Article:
These findings demonstrate that APOEε4 genotype is predictive of increased general rates of decline with global measures of cognition and function most affected. With accelerated declines in common clinical trial primary efficacy measures, APOEε4 status needs to be accounted for in treatment trials of mild cognitive impairment.
All Cognitive Disorders/Dementia; MCI (mild cognitive impairment); Alzheimer's disease; Risk factors in epidemiology; All genetics
Alzheimer's disease (AD) is characterized by specific and progressive reductions in fluorodeoxyglucose positron emission tomography (FDG PET) measurements of the cerebral metabolic rate for glucose (CMRgl), some of which may precede the onset of symptoms. In this report, we describe twelve-month CMRgl declines in 69 probable AD patients, 154 amnestic mild cognitive impairment (MCI) patients, and 79 cognitively normal controls (NCs) from the AD Neuroimaging Initiative (ADNI) using statistical parametric mapping (SPM). We introduce the use of an empirically predefined statistical region-of-interest (sROI) to characterize CMRgl declines with optimal power and freedom from multiple comparisons, and we estimate the number of patients needed to characterize AD-slowing treatment effects in multi-center randomized clinical trials (RCTs). The AD and MCI groups each had significant twelve-month CMRgl declines bilaterally in posterior cingulate, medial and lateral parietal, medial and lateral temporal, frontal and occipital cortex, which were significantly greater than those in the NC group and correlated with measures of clinical decline. Using sROIs defined based on training sets of baseline and follow-up images to assess CMRgl declines in independent test sets from each patient group, we estimate the need for 66 AD patients or 217 MCI patients per treatment group to detect a 25% AD-slowing treatment effect in a twelve-month, multi-center RCT with 80% power and two-tailed alpha=0.05, roughly one-tenth the number of the patients needed to study MCI patients using clinical endpoints. Our findings support the use of FDG PET, brain-mapping algorithms and empirically pre-defined sROIs in RCTs of AD-slowing treatments.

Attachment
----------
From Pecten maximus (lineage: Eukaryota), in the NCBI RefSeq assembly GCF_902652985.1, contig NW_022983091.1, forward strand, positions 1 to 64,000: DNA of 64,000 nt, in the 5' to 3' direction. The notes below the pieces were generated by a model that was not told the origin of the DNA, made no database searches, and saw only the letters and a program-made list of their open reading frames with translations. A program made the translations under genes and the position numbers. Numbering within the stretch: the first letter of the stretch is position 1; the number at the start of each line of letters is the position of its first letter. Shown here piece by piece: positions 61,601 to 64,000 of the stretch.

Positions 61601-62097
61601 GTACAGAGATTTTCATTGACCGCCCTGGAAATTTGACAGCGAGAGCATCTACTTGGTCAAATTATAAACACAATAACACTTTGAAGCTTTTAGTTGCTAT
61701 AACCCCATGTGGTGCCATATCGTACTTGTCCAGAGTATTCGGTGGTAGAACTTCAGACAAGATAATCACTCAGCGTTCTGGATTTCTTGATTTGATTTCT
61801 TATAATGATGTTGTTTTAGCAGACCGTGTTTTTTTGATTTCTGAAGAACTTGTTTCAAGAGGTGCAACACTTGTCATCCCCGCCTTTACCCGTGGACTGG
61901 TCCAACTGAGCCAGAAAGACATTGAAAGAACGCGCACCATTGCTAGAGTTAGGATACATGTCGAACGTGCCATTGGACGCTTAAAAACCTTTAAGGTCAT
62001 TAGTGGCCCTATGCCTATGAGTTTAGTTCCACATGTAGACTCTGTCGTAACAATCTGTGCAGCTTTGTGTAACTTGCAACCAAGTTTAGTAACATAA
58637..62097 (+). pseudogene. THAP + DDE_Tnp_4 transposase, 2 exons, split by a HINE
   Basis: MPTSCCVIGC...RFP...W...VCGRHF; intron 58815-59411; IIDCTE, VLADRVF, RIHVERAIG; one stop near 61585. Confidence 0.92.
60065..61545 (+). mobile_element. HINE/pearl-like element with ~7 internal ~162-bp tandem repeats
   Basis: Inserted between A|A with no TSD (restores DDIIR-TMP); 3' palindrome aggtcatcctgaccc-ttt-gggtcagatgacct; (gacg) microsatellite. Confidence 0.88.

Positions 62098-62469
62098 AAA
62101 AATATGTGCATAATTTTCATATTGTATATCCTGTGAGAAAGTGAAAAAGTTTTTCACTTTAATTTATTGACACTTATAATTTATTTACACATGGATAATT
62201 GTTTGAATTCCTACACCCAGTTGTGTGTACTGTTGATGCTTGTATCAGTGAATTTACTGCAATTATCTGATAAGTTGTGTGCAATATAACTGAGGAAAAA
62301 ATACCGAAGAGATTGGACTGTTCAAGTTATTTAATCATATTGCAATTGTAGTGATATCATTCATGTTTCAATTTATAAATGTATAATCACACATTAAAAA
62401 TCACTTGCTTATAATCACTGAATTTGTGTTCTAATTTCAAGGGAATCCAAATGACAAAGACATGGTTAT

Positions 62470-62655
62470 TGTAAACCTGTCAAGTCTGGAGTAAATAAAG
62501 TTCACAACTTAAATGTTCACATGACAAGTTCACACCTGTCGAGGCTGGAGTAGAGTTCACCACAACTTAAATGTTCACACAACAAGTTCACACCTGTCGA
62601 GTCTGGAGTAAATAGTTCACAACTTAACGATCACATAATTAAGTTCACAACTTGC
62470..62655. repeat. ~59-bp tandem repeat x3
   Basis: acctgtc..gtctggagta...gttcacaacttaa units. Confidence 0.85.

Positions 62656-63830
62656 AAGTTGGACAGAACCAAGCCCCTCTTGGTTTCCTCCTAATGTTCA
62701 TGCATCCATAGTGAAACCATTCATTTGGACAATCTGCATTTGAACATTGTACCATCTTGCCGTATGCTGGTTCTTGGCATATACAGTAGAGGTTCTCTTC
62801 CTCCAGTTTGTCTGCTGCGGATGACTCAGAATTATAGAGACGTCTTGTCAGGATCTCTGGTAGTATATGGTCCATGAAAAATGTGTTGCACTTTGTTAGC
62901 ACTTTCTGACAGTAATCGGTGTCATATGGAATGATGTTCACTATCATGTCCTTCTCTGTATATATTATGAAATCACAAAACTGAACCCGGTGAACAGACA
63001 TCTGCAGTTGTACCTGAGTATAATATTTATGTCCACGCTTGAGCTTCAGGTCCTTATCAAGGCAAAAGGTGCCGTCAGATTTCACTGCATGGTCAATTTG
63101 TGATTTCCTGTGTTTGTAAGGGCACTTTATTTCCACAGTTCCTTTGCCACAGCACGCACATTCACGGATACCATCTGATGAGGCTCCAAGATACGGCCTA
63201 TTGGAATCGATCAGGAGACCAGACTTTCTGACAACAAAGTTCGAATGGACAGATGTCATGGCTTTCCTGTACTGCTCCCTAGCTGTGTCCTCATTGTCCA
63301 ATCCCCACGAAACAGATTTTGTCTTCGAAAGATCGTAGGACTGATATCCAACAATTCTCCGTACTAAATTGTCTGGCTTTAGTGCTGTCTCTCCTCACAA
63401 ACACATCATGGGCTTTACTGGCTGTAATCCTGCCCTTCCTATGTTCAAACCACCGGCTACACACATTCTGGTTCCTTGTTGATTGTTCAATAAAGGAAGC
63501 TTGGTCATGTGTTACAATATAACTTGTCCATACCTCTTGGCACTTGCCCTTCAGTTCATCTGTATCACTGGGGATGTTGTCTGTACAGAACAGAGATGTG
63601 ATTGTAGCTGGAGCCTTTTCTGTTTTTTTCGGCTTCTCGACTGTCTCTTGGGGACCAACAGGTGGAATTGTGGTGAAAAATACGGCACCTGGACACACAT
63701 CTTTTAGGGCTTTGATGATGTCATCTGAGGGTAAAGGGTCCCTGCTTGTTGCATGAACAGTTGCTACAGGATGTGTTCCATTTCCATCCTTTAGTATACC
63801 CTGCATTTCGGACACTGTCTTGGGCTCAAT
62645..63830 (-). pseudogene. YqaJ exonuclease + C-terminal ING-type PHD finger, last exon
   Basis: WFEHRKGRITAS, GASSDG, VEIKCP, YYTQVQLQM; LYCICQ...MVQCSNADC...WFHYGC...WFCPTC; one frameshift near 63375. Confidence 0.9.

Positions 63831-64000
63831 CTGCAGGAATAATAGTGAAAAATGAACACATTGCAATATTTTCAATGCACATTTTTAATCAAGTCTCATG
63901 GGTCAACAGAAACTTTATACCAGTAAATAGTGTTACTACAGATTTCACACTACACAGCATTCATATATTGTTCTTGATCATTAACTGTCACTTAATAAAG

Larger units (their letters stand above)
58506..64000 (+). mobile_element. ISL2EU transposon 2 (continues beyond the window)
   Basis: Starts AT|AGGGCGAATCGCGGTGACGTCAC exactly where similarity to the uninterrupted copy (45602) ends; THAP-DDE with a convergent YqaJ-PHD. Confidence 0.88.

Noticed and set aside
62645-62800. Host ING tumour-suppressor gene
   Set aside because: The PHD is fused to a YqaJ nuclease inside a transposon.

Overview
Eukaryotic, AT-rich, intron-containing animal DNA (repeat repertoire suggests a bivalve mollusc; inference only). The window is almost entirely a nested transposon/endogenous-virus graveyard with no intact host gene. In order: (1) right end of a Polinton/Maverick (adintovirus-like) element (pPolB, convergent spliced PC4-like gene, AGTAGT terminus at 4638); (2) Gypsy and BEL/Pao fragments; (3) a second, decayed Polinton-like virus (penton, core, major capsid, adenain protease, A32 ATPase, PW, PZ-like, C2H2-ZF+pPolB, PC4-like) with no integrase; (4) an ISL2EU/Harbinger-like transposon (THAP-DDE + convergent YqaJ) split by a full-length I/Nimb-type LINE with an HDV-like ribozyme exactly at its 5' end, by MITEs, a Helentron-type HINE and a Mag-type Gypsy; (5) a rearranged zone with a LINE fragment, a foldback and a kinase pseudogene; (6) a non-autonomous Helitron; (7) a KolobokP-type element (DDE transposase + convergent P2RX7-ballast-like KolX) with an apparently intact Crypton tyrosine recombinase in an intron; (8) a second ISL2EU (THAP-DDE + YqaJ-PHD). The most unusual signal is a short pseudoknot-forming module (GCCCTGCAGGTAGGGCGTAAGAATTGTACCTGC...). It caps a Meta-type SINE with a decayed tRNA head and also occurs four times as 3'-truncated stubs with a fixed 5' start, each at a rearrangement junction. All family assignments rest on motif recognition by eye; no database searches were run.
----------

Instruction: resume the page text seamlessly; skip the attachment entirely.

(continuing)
The extent to which the apolipoprotein E (APOE) ε4 allele is a susceptibility gene for late-onset Alzheimer's disease (AD) in Latino individuals continues to be clarified. In this study, fluorodeoxyglucose positron emission tomography (PET) was used to investigate whether regional reductions in the cerebral metabolic rate for glucose (CMRgl) previously found in cognitively normal late-middle-aged APOE ε4 carriers extends to members of the Latino Mexican-American community.
A brain mapping algorithm (SPM5) was used to compare cross-sectional regional CMRgl in Latino APOE ε4 carriers versus noncarriers.
11 APOE ε4 carriers and 16 noncarriers from Arizona's Latino community (mean age 54.6±6.4 years) matched for sex, mean age and educational level, and who were predominantly of self-designated Mexican origin.
Participant groups had similar distributions for age, gender, education, family history of dementia, clinical ratings and neuropsychological test scores. Latino APOE ε4 carriers had lower CMRgl than the noncarriers in posterior cingulate, precuneus and parietal regions previously found to be preferentially affected in AD patients and cognitively normal non-Latino APOE ε4 carriers. Additionally, the Latino APOE ε4 carriers had lower CMRgl in middle and anterior cingulate cortex, hippocampus and thalamus.